Denese: I think I just tried to migrate outdoors any chance I could.

    Linda: Our dad had to work sometimes two and three jobs, but he did like to fish. The only photos we found that I know of are of him with a fish and us in the picture. As much as our mother loved to fish and took us fishing, we don’t have any photos of that and it’s sad. Our dad liked to fish just as much as he had the opportunity to go.

    Denese: Today, we’re spending most of our time connected with fishing and the outdoors.

    Linda BerryLinda: We started a website a little over two years ago called eBassFish.com to promote women fishing. Our website is pretty much focused on bass fishing, and it’s geared around tournament fishing but we don’t exclude any female angler that loves to fish. FishHer is a company in Omaha started by Angie Michaels, who wanted to develop fishing gear and tackle that was more ergonomically suited to the female angler. Because we’re sisters fishing the WBT, we got to be known as the FishHer Sisters.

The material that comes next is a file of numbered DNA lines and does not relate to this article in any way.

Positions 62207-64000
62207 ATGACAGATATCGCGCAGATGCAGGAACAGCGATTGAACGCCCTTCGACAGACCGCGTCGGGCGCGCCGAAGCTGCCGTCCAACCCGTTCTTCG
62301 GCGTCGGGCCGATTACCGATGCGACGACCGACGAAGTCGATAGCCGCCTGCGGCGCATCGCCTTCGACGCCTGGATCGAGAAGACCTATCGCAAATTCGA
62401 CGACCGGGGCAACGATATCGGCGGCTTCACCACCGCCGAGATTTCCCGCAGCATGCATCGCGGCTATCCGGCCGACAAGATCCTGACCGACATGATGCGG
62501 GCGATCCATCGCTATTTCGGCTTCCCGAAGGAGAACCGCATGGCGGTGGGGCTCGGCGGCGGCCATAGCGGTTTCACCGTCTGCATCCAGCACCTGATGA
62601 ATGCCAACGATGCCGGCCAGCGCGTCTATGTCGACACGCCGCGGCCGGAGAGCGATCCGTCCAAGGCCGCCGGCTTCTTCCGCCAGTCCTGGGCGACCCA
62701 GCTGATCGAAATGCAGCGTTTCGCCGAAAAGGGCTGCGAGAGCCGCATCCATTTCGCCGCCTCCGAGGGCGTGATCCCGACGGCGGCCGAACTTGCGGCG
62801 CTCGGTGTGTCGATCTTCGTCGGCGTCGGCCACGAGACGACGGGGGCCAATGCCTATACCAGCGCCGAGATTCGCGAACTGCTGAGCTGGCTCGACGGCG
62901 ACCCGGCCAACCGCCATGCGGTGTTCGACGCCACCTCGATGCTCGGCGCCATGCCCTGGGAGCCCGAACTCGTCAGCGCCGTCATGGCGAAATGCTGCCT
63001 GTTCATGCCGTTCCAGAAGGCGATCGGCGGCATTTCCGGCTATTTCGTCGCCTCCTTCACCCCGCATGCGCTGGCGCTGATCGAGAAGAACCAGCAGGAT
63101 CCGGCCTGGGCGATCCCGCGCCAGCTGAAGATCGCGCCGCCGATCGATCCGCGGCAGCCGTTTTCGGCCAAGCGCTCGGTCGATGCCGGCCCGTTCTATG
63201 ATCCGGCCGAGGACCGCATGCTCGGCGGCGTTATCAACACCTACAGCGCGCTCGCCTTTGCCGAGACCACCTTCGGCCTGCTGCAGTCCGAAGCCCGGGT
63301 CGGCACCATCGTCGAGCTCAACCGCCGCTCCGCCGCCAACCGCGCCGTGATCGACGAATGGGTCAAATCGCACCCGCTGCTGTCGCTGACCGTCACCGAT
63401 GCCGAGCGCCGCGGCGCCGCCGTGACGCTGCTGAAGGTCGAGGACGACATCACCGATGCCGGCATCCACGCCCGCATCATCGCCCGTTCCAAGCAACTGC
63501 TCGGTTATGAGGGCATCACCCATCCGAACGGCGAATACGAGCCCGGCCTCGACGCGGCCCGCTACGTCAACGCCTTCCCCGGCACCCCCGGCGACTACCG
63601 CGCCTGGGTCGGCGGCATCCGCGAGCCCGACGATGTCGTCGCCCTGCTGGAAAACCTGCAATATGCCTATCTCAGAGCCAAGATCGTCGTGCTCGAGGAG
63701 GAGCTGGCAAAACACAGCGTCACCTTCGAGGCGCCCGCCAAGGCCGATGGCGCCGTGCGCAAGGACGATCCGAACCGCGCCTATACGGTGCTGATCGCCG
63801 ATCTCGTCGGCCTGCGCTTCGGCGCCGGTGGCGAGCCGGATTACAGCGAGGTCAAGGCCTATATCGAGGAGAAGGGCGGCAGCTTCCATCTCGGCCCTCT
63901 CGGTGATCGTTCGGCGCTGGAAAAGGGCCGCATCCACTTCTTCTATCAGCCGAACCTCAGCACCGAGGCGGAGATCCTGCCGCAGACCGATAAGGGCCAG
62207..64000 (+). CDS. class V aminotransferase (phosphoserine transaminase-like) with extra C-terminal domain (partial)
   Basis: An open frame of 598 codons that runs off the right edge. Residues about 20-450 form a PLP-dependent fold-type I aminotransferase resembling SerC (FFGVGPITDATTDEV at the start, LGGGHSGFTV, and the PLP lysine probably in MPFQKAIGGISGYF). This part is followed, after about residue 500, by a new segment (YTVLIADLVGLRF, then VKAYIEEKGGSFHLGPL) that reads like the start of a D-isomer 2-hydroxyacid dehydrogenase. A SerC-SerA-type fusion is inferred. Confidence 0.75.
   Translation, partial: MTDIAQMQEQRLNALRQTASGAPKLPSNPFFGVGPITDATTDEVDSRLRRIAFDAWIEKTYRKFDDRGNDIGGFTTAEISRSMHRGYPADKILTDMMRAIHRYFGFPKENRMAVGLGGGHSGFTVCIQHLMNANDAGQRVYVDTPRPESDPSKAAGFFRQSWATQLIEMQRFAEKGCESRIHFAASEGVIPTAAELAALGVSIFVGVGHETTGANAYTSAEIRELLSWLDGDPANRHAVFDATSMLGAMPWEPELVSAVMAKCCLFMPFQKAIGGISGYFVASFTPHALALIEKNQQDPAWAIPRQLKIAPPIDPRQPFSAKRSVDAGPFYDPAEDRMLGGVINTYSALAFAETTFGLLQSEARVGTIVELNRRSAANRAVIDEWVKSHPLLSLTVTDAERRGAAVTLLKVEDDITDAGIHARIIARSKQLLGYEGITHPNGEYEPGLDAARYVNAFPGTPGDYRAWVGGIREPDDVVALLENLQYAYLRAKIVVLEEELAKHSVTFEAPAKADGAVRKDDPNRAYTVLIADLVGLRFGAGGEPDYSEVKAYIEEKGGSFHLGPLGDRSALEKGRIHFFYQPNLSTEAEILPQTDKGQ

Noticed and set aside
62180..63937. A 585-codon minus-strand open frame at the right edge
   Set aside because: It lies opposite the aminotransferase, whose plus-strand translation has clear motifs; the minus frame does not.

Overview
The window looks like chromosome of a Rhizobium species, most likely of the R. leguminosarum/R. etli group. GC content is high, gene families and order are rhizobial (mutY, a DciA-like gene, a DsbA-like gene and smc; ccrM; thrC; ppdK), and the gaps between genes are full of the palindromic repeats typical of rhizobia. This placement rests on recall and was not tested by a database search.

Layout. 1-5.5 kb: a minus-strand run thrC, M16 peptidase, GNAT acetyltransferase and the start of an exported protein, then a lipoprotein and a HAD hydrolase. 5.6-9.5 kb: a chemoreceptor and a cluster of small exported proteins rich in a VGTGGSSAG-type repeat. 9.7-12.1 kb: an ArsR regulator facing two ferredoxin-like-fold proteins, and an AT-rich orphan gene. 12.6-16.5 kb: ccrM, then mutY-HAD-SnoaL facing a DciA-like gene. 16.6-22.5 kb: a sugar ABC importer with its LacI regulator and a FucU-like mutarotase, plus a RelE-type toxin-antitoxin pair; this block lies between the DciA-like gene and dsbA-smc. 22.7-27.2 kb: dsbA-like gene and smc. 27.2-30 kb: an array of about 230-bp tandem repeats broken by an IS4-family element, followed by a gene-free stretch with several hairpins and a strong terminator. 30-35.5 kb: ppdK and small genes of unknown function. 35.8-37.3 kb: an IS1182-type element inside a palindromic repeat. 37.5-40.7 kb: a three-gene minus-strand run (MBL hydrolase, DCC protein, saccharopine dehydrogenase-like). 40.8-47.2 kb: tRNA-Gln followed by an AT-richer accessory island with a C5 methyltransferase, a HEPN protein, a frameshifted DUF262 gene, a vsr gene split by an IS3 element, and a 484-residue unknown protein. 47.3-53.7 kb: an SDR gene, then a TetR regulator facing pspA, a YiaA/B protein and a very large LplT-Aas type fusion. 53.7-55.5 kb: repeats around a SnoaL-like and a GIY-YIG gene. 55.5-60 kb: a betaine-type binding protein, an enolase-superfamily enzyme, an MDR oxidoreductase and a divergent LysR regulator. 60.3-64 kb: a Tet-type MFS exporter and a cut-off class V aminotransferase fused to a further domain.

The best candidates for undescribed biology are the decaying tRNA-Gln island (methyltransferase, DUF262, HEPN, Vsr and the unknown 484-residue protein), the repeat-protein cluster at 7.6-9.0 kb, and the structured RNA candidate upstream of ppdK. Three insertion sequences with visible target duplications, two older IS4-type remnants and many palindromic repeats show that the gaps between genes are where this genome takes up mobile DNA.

Denese: My particular background is in graphic design and I’ve been in that industry since 1978. When my sister and I started eBassfish.com, it kinda took off — she’s the writer, I’m the designer. In order to pursue another avenue, I began working with a guy named Brad Otersky, who fishes the BASS Opens. We developed a company called Bass Anglers Network. We do promotional items that promote anglers in the professional arena like websites, resumes, trading cards, business cards, tools to help them advance their careers.

    What do you see as the greatest challenge facing fish, our fisheries, our environment?

    Anglers Legacy PledgeDenese: Right now, I think the greatest challenges is conserving our natural resources for our future generations and teaching young people how to take care of the environment so that it’s here for everyone to enjoy in the future. That’s why we’re involved with Angler’s Legacy.